June 17, 2015
In these days we are seeing creditors and Greece playing their role in some kind of plot. They both target an agreement on debt restructuring, but they first need to distract the audience.
In the event of a Grexit, the Greek government would simply default on its debt. In this scenario, other European countries are expected to suffer huge losses with more than 200 billion euros to be written down. The cost for Greece would be mostly economic and political isolation.
Grexit can be avoided with an agreement on debt restructuring. If the Greek government were offered such a proposal, Tsipras and Varoufakis might be much more willing to accept the reforms that creditors insistently ask for. More important, the Greek government needs the support of the Syriza’s hardliners, who are more and more inclined to choose the Grexit alternative. Debt-relief might be the carrot Tsipras can use to get their support.
Let’s also not forget that Varoufakis is in principle contrary to getting more bailout cash to fix liquidity issues. He is right and he is not the only one claiming that. Strange enough, the IMF is another supporter of the obvious need of some kind of debt-relief. Pouring more money into Greece’s coffers to postpone the inevitable debt restructuring only has a short-term benefit for German and other European politicians that do not want to take responsibility for the unavoidable event: European taxpayers will suffer considerable losses. The best option for Angela Merkel is to postpone the painful decision after the end of her mandate, when someone else will be responsible for the loss of taxpayer money.
Compare the first with the second scenario (Grexit vs “controlled default”). The advantage of the “debt restructuring proposal” is that it will be much more likely for European countries to get back part of their money. The only reason why Greece is still willing to pay back the debt is because the country wants to remain in the Eurozone and not to damage the relationship with European partners.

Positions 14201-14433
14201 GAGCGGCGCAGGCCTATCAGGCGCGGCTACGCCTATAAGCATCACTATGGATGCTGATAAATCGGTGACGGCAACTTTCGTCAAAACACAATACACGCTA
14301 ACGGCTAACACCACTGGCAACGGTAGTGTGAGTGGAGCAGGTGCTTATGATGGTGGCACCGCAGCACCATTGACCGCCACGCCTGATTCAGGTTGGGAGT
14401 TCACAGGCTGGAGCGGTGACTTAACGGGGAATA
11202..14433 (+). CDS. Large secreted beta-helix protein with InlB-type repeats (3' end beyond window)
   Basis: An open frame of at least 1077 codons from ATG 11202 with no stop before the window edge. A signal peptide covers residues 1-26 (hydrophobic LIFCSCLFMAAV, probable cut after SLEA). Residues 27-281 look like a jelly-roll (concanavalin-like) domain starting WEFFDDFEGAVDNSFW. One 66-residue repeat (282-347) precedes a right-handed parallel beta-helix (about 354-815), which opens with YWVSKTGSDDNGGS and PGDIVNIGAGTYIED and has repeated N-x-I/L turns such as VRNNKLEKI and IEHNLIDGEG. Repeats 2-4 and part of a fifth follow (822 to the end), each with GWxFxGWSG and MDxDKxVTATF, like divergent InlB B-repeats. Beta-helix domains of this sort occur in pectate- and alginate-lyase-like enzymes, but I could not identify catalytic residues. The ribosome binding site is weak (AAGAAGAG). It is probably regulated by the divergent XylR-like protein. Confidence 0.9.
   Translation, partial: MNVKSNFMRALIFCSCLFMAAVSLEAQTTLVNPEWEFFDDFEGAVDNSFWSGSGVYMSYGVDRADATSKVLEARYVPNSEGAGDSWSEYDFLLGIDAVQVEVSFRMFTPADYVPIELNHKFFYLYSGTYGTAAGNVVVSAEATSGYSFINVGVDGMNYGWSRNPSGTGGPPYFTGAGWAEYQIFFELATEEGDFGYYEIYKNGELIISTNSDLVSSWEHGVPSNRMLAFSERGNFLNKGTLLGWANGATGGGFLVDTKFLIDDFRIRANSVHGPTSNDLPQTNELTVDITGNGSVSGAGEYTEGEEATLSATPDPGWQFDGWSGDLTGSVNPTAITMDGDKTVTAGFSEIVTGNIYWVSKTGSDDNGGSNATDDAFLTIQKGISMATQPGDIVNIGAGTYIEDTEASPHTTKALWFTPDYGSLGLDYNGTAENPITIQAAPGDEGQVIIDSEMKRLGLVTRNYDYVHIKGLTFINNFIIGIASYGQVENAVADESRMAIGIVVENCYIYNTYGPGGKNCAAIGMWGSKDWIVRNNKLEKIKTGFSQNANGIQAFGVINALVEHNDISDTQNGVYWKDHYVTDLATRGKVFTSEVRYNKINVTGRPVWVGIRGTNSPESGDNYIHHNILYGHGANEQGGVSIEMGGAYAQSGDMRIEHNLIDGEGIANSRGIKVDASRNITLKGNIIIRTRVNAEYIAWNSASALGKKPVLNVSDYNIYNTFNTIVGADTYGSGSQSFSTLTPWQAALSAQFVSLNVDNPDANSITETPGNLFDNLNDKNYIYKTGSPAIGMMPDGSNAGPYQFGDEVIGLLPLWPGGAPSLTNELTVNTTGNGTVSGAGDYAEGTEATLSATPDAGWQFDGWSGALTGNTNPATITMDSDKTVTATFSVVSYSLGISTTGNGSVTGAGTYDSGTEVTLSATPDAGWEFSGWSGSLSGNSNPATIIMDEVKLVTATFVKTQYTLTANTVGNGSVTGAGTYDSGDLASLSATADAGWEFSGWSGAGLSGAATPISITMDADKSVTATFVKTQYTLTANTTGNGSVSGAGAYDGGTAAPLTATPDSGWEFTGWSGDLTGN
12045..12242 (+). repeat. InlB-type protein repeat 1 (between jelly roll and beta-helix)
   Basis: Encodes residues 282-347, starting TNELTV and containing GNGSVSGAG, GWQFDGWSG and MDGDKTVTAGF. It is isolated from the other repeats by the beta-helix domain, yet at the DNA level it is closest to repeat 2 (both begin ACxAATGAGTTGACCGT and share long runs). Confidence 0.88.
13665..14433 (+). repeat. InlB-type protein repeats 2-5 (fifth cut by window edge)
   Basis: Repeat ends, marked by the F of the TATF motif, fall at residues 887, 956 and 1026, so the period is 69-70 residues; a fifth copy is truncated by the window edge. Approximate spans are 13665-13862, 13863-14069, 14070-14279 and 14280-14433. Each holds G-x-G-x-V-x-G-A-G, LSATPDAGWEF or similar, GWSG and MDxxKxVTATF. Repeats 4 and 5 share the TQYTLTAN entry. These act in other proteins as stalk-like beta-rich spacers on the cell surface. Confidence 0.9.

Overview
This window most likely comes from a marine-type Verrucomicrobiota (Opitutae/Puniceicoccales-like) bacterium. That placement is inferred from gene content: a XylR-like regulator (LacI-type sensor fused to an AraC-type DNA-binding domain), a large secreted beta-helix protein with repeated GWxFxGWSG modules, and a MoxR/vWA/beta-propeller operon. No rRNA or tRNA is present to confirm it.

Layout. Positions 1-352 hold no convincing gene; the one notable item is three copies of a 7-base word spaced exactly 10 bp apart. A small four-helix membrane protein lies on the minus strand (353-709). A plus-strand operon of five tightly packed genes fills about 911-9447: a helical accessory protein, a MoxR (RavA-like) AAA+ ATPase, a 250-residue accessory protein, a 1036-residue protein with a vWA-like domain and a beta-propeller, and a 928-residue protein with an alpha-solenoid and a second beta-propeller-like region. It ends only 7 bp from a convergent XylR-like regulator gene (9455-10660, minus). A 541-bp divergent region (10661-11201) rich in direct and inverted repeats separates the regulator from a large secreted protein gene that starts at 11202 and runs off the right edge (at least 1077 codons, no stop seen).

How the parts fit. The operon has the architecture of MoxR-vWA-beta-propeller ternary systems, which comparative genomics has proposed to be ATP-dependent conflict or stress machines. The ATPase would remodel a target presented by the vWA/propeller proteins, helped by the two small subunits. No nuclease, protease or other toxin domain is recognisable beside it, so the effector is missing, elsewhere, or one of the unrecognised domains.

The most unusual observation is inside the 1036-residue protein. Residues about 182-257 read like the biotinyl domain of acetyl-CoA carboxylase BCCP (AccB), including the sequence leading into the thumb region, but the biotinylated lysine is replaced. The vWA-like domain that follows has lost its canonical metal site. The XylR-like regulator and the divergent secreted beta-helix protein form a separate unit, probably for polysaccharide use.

What will happen? We are seeing a theatrical play in these days. Both parts want to reach an agreement on debt restructuring but it is not straightforward. Germany and other creditors need to create a situation in which they appear to be forced into such an agreement. On that side, the blame has to fall on Greece. On the other side, the Greek government needs to appear bold and fighting for the dignity of the country. Tsipras wants a situation in which he can claim some results to be offered to Syriza’s hardliners. Only in this way he will be able to get their support for painful measures he will be forced to accept afterwards.
As an Italian, I am used to the least honorable political acts being made in August, when people are on holidays. The same will happen with the Greek debt dispute. The unpopular agreement will be reached in the middle of the holiday season, possibly in the most obscure and less transparent way (as stretching the debt duration to the infinite future). Let’s keep reading the news from the seaside.